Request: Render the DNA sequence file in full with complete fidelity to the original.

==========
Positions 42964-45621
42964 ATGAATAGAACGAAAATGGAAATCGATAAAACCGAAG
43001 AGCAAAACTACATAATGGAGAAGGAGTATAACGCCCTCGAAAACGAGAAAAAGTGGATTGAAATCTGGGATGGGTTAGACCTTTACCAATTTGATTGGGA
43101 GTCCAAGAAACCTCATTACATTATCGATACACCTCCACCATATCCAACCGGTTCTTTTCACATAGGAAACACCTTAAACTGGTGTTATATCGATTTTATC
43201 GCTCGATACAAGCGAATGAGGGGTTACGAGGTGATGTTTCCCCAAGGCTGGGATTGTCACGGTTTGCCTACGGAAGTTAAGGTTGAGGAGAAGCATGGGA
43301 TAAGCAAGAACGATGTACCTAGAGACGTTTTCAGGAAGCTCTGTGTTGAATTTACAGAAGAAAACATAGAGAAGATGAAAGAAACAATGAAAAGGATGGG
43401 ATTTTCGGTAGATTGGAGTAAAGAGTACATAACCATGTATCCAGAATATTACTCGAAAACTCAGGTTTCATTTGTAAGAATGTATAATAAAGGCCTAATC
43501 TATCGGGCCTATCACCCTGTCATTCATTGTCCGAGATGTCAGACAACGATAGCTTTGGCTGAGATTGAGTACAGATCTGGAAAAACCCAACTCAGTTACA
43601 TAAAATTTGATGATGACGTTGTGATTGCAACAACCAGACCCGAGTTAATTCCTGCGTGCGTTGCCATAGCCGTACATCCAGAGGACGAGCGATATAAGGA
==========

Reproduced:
Positions 42964-45621
42964 ATGAATAGAACGAAAATGGAAATCGATAAAACCGAAG
43001 AGCAAAACTACATAATGGAGAAGGAGTATAACGCCCTCGAAAACGAGAAAAAGTGGATTGAAATCTGGGATGGGTTAGACCTTTACCAATTTGATTGGGA
43101 GTCCAAGAAACCTCATTACATTATCGATACACCTCCACCATATCCAACCGGTTCTTTTCACATAGGAAACACCTTAAACTGGTGTTATATCGATTTTATC
43201 GCTCGATACAAGCGAATGAGGGGTTACGAGGTGATGTTTCCCCAAGGCTGGGATTGTCACGGTTTGCCTACGGAAGTTAAGGTTGAGGAGAAGCATGGGA
43301 TAAGCAAGAACGATGTACCTAGAGACGTTTTCAGGAAGCTCTGTGTTGAATTTACAGAAGAAAACATAGAGAAGATGAAAGAAACAATGAAAAGGATGGG
43401 ATTTTCGGTAGATTGGAGTAAAGAGTACATAACCATGTATCCAGAATATTACTCGAAAACTCAGGTTTCATTTGTAAGAATGTATAATAAAGGCCTAATC
43501 TATCGGGCCTATCACCCTGTCATTCATTGTCCGAGATGTCAGACAACGATAGCTTTGGCTGAGATTGAGTACAGATCTGGAAAAACCCAACTCAGTTACA
43601 TAAAATTTGATGATGACGTTGTGATTGCAACAACCAGACCCGAGTTAATTCCTGCGTGCGTTGCCATAGCCGTACATCCAGAGGACGAGCGATATAAGGA